Some advice on preventing condensation from Philip Whear
It’s the time of year when trying to prevent condensation is at its most prevalent. Here in Cornwall, with our often fairly saturated maritime climate, many of you will be familiar with condensation on your windows, particularly in the winter months. Not only does condensation make your home damp and cold but it is often the cause of unsightly and potentially hazardous mould, read on for our advice on preventing condensation.
Condensation is created by excess moisture in the air and isn’t limited to just windows. It will occur on the coldest surface in the room. Microscopic droplets of water all around us become more concentrated when it the air is humid. Known as the dew point, when these molecules in high concentration come close enough to each other around a cold surface they coalesce into visible liquid i.e. condensation. Read on to find out how to reduce condensation in your home.
Understanding the cause is the key to preventing condensation. Anything that creates moisture will contribute to humidity, this can be anything from people breathing (0.2 litres/hr per person), drying laundry (5 litres per load) to a shower/bath (1.5 litre per shower or bath). Airflow is key to reducing moisture in the air (hence why bathrooms have extractor fans).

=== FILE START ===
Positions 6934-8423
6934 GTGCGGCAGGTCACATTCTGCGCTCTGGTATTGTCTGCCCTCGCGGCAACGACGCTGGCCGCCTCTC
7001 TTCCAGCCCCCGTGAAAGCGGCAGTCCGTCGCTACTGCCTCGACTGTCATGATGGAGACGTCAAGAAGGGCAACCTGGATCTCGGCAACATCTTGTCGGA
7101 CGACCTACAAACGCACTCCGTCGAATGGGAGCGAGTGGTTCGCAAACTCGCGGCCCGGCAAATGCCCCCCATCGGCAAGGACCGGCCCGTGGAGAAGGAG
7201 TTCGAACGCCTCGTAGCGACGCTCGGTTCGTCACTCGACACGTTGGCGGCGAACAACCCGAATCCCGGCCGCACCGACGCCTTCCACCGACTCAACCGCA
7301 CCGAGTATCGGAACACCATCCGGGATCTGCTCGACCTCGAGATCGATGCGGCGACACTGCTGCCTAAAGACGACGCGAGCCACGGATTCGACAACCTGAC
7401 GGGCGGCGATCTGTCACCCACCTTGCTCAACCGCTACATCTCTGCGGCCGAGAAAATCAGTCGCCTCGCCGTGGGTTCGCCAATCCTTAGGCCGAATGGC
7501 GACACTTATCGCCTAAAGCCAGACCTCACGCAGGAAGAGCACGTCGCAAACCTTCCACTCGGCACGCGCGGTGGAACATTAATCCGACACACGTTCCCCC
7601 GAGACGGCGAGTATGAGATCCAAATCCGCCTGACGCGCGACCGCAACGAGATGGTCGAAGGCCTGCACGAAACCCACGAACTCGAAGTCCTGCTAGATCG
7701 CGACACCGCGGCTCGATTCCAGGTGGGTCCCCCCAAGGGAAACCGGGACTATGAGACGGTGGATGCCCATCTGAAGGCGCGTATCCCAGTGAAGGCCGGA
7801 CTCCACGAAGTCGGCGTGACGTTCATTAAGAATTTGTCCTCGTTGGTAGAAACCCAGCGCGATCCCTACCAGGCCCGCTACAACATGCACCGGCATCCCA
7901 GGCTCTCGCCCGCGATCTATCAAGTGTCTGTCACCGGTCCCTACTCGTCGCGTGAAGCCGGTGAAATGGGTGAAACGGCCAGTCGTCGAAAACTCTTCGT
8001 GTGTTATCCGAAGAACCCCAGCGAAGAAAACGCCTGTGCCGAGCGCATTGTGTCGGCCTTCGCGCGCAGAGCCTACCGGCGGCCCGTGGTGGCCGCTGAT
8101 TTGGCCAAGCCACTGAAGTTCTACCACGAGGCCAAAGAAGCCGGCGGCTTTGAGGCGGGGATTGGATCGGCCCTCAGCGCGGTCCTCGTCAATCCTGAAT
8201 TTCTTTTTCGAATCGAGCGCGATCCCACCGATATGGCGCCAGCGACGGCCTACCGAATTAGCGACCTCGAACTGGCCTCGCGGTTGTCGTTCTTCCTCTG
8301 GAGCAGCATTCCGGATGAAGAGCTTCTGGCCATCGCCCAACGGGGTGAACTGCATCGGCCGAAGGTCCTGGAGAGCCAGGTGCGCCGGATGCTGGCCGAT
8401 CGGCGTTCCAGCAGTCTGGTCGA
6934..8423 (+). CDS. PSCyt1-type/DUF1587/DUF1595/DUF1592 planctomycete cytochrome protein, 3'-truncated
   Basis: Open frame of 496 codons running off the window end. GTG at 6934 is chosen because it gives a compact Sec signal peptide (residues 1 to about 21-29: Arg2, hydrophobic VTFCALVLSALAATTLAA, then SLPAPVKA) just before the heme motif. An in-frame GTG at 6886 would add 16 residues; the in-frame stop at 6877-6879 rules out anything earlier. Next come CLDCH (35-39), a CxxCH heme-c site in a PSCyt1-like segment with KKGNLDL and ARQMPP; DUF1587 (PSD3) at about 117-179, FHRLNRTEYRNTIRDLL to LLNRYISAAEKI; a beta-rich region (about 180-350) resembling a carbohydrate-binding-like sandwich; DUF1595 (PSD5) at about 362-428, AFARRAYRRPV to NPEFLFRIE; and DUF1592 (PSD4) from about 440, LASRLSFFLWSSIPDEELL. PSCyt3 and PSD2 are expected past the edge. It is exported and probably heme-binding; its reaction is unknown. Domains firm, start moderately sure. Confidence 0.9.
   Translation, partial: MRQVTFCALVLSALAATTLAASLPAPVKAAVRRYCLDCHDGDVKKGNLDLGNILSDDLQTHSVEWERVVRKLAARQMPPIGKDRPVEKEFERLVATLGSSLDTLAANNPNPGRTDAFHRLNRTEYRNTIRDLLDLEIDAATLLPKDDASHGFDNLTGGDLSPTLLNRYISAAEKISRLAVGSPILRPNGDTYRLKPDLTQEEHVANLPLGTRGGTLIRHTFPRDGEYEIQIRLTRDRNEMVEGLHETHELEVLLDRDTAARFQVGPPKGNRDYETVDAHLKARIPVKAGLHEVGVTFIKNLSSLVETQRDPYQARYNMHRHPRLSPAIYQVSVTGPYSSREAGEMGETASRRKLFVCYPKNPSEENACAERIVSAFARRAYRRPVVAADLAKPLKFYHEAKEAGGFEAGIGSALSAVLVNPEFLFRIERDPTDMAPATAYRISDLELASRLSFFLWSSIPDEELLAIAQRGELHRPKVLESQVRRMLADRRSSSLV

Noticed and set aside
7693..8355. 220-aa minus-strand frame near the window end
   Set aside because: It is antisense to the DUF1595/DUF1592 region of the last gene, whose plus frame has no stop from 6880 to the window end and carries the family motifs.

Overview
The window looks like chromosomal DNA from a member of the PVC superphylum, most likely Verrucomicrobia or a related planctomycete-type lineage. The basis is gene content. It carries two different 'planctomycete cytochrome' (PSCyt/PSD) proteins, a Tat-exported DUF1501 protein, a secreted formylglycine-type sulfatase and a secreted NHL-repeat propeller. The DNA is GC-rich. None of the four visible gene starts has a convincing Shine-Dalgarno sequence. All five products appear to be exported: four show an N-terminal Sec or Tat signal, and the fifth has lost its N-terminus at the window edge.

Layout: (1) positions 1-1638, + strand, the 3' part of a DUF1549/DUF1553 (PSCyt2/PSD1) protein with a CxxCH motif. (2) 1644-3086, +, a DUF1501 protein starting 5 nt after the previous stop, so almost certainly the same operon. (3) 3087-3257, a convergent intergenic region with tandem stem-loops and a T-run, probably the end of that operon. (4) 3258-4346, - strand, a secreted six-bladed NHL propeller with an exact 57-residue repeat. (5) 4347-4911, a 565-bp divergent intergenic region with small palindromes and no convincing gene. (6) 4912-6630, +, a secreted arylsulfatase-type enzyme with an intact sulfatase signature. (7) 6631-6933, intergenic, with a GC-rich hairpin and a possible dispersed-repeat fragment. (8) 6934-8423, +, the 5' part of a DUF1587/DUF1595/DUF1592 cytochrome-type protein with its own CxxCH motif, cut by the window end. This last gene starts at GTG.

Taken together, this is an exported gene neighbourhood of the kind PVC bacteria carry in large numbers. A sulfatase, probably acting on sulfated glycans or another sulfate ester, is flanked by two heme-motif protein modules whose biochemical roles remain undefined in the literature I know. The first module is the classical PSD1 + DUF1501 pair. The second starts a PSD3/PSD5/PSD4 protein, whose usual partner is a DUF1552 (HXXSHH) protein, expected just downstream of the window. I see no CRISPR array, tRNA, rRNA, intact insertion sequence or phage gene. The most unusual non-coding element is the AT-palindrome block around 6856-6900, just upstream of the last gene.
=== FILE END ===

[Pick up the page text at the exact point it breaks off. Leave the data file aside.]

Warm, sealed up rooms with a moisture source will inevitably have condensation occurring.
A great way to prevent condensation at home is by maintaining a steady lower temperature for a longer period of time. If possible, keep a low heat on all day, coupled with background ventilation, rather than bursts of higher temperatures in sealed rooms with a moisture source. To help with this, insulate areas that are susceptible to condensation; colder surfaces like windows, window reveals and external doors.
Ventilating can help you prevent condensation in your home by removing the moisture that’s in the air. Make sure to increase ventilation in the kitchen and bathroom when they are in use so that the steam from various heat sources like showers, kettles, or hobs doesn’t form condensation.
If possible, open up vents in windows to let fresh air in and moist air out, especially first thing in the morning after a night of warm air being trapped in your home. If you have trickle vents fitted on windows, open them up to allow a steady stream of ventilation without compromising on the temperature of your home.
Allow air space around furniture
Locate wardrobes, cupboards and other furniture against internal walls rather than external walls. If your furniture is against external walls, make sure to leave a gap of ~50mm behind furniture to allow space for the air to circulate in and around your furniture. This way there is space for the moist air to travel rather than forming on walls and creating damp mould.
Remove sources of moisture
Reduce the amount of water entering your home. If water has already entered your home make sure to wipe it away as soon as possible. This will prevent the condensation from settling and forming mould which will be more challenging to remove than water.